# Does LAMMPS use Bounding volume for rigid body collision detection in the broad phase?

Dear Lammper users,

I was wondering, whether the bounding volume technique is used for finite size rigid bodies:

atom_style hybrid sphere molecular

For a pair of rigid bodies 1, 2, if they are far away from each other, it is not necessary to check the distance between spheres in each rigid body. Instead, using two spheres named A, B that encompass these 2 bodies, if A does not intersects B, we can say body 1 is definitely not colliding with body 2. If they do, then we can say they might insect, and detailed contacts between rigid body 1 and 2 need to be calculated.

Best,

David

Dear Lammper users,

I was wondering, whether the bounding volume technique is used for finite
size rigid bodies:

atom_style hybrid sphere molecular

For a pair of rigid bodies 1, 2, if they are far away from each other, it
is not necessary to check the distance between spheres in each rigid body.
Instead, using two spheres named A, B that encompass these 2 bodies, if A
does not intersects B, we can say body 1 is definitely not colliding with
body 2. If they do, then we can say they might insect, and detailed
contacts between rigid body 1 and 2 need to be calculated.

​interactions in LAMMPS are not computed per rigid body, but per
constituent particles. for the interactions between the constituent
particle​ LAMMPS uses verlet lists.
so your concern does not apply.

axel.

Dear Alex,

thank for reply. Suppose rigid body 1 has n1 spheres and rigid body 2 has n2. Do we really need to evaluate the distance of each sphere in body 1 to each sphere in body 2? This operation is an O(n1 x n2) complexity. As shown in the above picture, Bounding spheres (A, B) that tightly encompass composing spheres of a rigid body are constructed**.**

(1) If A and B do not intersect, then we can skip the O(n1 x n2) pairwise tests.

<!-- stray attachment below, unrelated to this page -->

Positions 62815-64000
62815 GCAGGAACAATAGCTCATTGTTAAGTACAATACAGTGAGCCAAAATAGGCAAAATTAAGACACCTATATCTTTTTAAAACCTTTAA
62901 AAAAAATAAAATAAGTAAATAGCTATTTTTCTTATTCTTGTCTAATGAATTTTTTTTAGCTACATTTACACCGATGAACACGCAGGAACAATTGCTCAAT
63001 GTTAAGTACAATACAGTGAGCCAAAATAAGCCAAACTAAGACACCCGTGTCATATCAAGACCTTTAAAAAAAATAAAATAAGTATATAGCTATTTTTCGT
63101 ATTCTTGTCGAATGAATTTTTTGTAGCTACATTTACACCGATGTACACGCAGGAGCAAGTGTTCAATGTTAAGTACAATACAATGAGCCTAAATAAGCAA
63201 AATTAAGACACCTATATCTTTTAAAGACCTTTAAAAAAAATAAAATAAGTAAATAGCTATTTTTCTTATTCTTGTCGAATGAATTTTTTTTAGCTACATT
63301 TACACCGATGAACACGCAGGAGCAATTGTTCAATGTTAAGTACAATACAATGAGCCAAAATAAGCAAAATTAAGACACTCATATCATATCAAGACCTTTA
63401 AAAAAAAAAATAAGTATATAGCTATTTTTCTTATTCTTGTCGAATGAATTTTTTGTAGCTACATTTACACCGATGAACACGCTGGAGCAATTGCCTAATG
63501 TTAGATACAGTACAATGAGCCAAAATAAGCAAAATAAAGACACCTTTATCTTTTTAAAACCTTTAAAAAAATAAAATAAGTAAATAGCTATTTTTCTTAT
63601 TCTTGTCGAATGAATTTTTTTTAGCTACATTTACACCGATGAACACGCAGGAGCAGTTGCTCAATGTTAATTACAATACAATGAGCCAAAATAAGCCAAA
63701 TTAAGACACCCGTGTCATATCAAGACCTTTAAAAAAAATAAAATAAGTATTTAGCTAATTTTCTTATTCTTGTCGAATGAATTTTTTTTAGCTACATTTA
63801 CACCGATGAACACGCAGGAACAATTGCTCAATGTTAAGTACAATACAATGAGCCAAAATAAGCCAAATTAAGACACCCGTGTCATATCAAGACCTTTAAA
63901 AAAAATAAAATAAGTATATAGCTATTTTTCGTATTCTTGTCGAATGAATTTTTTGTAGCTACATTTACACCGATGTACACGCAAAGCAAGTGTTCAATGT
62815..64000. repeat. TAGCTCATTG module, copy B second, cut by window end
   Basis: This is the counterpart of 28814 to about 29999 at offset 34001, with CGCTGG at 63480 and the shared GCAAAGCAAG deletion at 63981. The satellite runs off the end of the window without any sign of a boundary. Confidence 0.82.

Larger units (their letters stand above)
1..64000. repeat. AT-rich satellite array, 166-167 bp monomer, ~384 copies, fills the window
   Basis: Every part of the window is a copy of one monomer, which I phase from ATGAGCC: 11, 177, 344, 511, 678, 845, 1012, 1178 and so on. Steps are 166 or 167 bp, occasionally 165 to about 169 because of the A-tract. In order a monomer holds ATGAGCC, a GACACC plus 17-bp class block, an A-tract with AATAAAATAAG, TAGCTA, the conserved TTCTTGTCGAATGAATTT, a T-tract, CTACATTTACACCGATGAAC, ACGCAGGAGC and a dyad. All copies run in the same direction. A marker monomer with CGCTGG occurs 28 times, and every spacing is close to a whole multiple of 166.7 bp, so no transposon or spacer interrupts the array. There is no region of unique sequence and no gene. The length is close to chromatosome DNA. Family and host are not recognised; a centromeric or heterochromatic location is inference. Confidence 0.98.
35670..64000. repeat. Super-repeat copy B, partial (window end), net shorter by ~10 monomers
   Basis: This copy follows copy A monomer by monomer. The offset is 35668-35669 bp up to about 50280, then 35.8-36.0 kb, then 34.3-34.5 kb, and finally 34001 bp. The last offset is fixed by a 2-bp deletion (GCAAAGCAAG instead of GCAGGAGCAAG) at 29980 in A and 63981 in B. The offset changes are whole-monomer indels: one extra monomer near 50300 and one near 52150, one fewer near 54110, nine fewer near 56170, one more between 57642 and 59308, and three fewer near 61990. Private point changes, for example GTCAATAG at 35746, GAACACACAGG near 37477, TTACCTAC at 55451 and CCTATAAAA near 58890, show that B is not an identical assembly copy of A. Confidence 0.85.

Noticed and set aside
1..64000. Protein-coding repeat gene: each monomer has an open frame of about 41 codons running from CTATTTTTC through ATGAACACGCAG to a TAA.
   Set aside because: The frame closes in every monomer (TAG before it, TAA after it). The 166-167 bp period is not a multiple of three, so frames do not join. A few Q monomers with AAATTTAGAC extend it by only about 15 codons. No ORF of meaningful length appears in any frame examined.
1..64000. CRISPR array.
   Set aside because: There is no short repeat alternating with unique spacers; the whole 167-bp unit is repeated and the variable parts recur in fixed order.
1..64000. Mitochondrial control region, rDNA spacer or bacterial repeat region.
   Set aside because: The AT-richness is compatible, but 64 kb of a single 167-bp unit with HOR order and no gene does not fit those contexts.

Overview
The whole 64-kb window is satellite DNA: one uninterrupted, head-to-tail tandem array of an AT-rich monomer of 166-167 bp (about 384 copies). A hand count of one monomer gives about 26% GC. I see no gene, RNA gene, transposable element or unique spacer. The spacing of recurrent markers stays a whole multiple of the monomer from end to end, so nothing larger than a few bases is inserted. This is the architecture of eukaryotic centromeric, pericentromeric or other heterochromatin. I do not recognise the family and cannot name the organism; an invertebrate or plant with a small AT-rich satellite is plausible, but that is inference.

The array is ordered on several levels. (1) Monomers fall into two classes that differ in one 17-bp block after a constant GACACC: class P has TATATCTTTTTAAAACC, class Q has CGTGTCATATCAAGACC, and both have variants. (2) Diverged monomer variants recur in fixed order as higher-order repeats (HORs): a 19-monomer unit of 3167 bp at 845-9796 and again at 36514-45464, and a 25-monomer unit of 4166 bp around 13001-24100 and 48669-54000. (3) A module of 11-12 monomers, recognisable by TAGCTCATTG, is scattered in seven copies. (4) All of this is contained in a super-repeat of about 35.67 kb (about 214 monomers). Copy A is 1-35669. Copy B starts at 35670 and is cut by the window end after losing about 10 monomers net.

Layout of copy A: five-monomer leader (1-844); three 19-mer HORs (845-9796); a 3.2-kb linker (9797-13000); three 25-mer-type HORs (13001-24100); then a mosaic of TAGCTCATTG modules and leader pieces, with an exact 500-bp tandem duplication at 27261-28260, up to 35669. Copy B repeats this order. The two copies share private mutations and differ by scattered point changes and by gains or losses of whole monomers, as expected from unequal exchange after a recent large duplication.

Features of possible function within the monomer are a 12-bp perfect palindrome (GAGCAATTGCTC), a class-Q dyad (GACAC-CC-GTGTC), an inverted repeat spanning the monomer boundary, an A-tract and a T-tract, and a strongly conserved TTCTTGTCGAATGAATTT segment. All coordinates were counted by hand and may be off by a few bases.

(2) If A and B do intersect, then rigid body 1 and 2 might be colliding, thus the O(n1 x n2) pairwise tests are needed to calculate the contact force.

I checked the fix_rigid source codes, it seems that in Lammps the step (1) is ignored?

My understanding is that the neighbor list of a sphere in rigid body only contains spheres in other rigid bodies, hence the number of spheres in the list is quite low, as there are more space between angular bodies than that of spheres assembly. The resultant contact force acting on a rigid body is the sum of contact forces on each composing spheres, no need to do (1) and (2) as mentioned above.

best
David

Dear Alex,

thank for reply. Suppose rigid body 1 has n1 spheres and rigid body 2 has
n2. Do we really need to evaluate the distance of each sphere in body 1 to
each sphere in body 2? This operation is an O(n1 x n2) complexity.

​you are not paying attention to my explanations. what you are supposing
here is *not* how LAMMPS computes interactions for rigid bodies.
also, your picture seems to imply that you are looking at only repulsive
"hard" interactions.​ what LAMMPS does is much smarter.

[image: BS]

As shown in the above picture, Bounding spheres (A, B) that tightly
encompass composing spheres of a rigid body are constructed
*. *

​they can only be as tight as the interaction cutoff allows. for, say,
colloid particle interactions, these can be as long as 10 angstrom or more.​

(1)* If A and B do not intersect, then we can skip the O(n1 x n2)
pairwise tests.*

(2) If A and B do intersect, then rigid body 1 and 2 might be colliding,
thus the O(n1 x n2) pairwise tests are needed to calculate the contact
force.

I checked the fix_rigid source codes, it seems that in Lammps the step (1)
is ignored?

​as i already mentioned that is not needed. LAMMPS uses verlet lists, which
is equivalent to put those bounding spheres _around each individual
particle_.
so in your case ​2 you are actually computing more interactions than what
LAMMPS will do. looking at the fix rigid code is *completely* irrelevant.
all it does is sum up forces on the constituent particles to the rigid
bodies, which is an O(N) operation. the force computation, which is for a
sufficiently large system is also an O(N) operation thanks to the verlet
lists (and generating verlet lists is O(N) as well, thanks to using binning
into cell lists). i suggest you study the original LAMMPS paper or some of
the introductory talk slides on the LAMMPS home page to see.

My understanding is that the neighbor list of a sphere in rigid body only
contains spheres in other rigid bodies, hence the number of spheres in the
list is quite low, as there are more space between angular bodies than that
of spheres assembly. The resultant contact force acting on a rigid body is
the sum of contact forces on each composing spheres, no need to do (1) and
(2) as mentioned above.

​yes, this can be defined using the neigh_modify exclude command.​ please
keep in mind, that LAMMPS is designed to handle a large variety of systems
equally well. in my personal opinion, what LAMMPS is doing is, in fact,
superior to what you are asking for.

axel. Now I am clear on the rigid body integration in LAMMPS. Semms I mixed it up with contact detection between polyhedral particles which is much more complex.

best,

David